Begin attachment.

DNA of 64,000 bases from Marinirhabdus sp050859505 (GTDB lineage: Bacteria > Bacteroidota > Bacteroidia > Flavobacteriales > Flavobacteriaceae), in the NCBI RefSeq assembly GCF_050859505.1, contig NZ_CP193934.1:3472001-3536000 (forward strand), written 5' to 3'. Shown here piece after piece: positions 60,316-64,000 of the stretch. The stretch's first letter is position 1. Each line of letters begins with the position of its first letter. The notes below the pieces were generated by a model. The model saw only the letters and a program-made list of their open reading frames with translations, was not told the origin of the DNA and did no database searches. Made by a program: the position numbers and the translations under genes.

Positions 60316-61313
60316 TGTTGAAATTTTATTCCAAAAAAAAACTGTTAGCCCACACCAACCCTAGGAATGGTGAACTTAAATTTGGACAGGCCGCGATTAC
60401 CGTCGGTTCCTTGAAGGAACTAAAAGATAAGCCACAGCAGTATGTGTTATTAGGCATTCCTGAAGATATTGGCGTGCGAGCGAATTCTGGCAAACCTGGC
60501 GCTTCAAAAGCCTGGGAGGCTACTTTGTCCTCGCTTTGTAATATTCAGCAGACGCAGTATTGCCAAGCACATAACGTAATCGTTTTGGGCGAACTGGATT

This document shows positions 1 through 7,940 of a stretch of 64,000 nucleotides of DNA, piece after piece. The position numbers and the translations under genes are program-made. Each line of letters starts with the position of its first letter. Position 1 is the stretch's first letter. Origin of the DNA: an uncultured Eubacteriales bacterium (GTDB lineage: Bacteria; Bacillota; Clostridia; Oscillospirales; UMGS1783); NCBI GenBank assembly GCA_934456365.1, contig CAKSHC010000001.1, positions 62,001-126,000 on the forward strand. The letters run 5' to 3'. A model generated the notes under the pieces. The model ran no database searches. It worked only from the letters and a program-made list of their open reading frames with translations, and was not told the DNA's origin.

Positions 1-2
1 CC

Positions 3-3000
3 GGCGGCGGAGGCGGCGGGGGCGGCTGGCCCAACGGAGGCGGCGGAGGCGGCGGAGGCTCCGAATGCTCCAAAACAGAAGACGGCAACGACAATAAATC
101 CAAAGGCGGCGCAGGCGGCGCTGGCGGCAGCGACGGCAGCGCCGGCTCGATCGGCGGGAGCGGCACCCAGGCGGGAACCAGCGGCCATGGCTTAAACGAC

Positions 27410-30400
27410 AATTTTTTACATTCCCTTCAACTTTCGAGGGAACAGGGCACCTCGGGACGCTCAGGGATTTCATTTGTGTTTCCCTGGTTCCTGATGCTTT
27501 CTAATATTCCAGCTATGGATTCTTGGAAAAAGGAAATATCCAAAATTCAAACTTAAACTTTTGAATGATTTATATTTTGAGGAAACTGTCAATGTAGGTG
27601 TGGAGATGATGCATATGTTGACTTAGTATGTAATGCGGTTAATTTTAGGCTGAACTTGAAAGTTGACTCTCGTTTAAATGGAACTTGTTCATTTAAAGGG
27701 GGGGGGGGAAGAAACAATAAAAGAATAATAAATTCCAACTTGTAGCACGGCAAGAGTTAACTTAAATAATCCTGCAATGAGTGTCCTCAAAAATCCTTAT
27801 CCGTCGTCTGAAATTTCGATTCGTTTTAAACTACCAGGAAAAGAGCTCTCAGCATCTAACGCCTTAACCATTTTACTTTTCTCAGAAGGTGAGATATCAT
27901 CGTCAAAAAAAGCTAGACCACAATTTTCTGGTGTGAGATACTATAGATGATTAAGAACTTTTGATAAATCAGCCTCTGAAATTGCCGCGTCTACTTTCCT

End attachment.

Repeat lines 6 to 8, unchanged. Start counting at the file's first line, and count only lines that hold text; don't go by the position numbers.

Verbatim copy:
This document shows positions 1 through 7,940 of a stretch of 64,000 nucleotides of DNA, piece after piece. The position numbers and the translations under genes are program-made. Each line of letters starts with the position of its first letter. Position 1 is the stretch's first letter. Origin of the DNA: an uncultured Eubacteriales bacterium (GTDB lineage: Bacteria; Bacillota; Clostridia; Oscillospirales; UMGS1783); NCBI GenBank assembly GCA_934456365.1, contig CAKSHC010000001.1, positions 62,001-126,000 on the forward strand. The letters run 5' to 3'. A model generated the notes under the pieces. The model ran no database searches. It worked only from the letters and a program-made list of their open reading frames with translations, and was not told the DNA's origin.

Positions 1-2
1 CC